Conveyor Guarding

Achieving an acceptable level of risk

Presentation by the Department of Natural Resources, Mines and Energy

The Act

Division 1 Control and management of risk

Section 26 - What is an acceptable level of risk

(1) For risk to a person from operations to be at an acceptable level, the operations must be carried out so that the level of risk from the operations is -

(a) within acceptable limits; and

(b) as low as reasonably achievable

(2) To decide whether risk is within acceptable limits and as low as reasonably achievable regard must be had to -

(a) the likelihood of injury or illness to a person arising out of the risk; and

(b) the severity of the injury or illness.


The Regulation

Part 10 Plant Generally

Section 100 - Selection and design

A person who has an obligation under the Act to manage risk at a mine in relation to the selection and design of plant must ensure the plant incorporates appropriate engineering controls to protect the plant operator and other persons.

  • Example of engineering controls - guards on moving parts, rollover protection, falling object protection, noise insulation or seatbelts
  • Where is the community expectation for guarding on conveyors documented?

Recent Serious Accidents

  • On 15th November 2018, two operators removed a guard from the tail drum of a conveyor to facilitate the removal of rocks from the return side of the belt while the conveyor was running. One of the operators caught his hand between the belt and drum. He was pulled into the conveyor by his arm and sustained fatal injuries.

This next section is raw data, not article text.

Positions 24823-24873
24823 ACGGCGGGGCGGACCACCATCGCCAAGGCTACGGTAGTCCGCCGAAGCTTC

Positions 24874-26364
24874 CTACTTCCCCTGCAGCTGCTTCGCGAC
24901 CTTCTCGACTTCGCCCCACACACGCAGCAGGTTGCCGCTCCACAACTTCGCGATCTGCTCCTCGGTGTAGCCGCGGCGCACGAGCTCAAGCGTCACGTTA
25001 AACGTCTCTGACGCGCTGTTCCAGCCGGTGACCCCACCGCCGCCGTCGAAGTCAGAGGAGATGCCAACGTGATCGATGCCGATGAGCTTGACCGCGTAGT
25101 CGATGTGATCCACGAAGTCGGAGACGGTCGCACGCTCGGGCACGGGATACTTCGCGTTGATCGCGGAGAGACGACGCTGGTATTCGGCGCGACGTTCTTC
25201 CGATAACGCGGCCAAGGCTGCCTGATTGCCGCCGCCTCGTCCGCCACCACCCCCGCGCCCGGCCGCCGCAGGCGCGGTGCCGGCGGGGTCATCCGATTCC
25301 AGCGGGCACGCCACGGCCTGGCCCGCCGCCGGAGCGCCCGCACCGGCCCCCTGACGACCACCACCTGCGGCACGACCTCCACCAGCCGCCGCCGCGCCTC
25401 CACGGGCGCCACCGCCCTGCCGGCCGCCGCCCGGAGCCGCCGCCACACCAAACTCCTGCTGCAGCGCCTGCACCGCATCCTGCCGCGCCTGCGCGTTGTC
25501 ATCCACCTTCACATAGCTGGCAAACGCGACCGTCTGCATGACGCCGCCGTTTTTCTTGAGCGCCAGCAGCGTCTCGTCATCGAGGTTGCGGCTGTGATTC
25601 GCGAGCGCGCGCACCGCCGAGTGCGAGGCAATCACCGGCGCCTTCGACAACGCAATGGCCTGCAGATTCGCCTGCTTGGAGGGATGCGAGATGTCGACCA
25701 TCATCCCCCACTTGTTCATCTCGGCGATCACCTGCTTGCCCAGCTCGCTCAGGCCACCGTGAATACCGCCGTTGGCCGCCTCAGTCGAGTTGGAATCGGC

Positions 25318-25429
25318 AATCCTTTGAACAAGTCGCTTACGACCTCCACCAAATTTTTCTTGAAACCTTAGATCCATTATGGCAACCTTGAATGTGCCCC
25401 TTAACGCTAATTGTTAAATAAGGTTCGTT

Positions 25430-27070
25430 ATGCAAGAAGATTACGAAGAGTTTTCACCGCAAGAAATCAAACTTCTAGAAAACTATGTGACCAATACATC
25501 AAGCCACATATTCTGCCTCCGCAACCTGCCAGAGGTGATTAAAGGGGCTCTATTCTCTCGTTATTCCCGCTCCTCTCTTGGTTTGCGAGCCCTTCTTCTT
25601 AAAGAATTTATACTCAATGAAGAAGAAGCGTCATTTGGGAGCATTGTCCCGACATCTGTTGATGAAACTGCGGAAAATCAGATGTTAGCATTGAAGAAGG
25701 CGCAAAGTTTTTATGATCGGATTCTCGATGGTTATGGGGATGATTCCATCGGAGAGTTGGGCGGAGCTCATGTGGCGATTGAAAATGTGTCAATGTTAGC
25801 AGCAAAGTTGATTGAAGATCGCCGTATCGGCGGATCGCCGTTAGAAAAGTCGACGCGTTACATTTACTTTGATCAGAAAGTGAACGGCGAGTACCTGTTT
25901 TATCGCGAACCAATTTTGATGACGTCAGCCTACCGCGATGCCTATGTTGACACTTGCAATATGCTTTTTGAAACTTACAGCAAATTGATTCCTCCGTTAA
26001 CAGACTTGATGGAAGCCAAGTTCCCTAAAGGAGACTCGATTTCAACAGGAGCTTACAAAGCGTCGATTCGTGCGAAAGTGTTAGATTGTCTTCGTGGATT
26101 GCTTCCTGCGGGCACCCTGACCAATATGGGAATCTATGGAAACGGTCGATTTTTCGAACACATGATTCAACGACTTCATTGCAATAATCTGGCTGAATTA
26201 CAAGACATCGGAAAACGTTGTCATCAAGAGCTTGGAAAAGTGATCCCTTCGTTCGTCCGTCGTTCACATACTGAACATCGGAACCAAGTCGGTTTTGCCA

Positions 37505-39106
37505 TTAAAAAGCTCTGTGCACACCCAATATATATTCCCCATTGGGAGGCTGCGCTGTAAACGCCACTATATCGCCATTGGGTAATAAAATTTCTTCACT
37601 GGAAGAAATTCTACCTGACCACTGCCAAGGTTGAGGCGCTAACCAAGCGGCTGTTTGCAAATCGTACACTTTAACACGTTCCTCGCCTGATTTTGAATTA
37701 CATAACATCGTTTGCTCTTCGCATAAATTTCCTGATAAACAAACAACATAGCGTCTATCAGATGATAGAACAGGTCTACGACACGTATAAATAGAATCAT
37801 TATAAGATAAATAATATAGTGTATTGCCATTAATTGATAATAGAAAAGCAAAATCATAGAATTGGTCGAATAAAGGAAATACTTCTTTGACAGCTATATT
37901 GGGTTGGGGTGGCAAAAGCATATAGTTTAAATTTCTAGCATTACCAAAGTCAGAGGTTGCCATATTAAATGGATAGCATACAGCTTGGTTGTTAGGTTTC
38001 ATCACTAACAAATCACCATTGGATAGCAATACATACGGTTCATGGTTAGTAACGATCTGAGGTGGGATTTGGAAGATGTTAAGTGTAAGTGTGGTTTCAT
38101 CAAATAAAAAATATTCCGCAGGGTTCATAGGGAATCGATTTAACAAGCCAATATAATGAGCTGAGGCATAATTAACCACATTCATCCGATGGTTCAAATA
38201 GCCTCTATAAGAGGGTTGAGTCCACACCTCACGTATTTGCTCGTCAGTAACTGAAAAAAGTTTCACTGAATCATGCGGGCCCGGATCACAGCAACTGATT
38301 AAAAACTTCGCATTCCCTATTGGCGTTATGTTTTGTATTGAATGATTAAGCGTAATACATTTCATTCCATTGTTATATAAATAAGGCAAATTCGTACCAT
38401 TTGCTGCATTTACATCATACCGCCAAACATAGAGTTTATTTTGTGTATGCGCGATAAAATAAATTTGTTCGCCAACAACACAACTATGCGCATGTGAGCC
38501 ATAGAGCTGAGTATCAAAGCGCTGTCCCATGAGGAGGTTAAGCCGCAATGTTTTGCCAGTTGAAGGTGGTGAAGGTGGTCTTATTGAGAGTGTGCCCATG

• On 6th June 2012, a worker was on an access walkway adjacent to the gravity take-up unit (GTU) of a conveyor. He was attempting to grease the upper roller of the GTU, when he was dragged in by the conveyor belt, becoming trapped between the roller and a support beam. He was fatally injured as a result.
  • A mechanical apprentice conducting routine conveyor inspections at a quarry used a hammer to tap a seized troughing idler while the conveyor was running. To reach the idler, the apprentice put his arm through a ladder cage creating a shear point. The hammer was caught by the conveyor belt and pulled the apprentice's arm into the shear point trapping him. He suffered serious injuries to his arm as a result.
  • A 17-year-old quarry worker was using a screwdriver to clear build-up from a rotating tail drum. The screwdriver was caught by the tail drum and pulled the worker's arm into the nip point. The worker suffered fractures to his arm and wrist and frictional burns.
  • A 61-year-old worker sustained serious injuries at a quarry when the steel bar he was using to track a conveyor became jammed in the rotating tail drum. He has his hand crushed, between his thumb and pointer finger, when the steel bar wedged itself against the chassis of the screening machine.


Australian Standards

AS/NZS 4024.3611:2015 Belt conveyors for bulk materials handling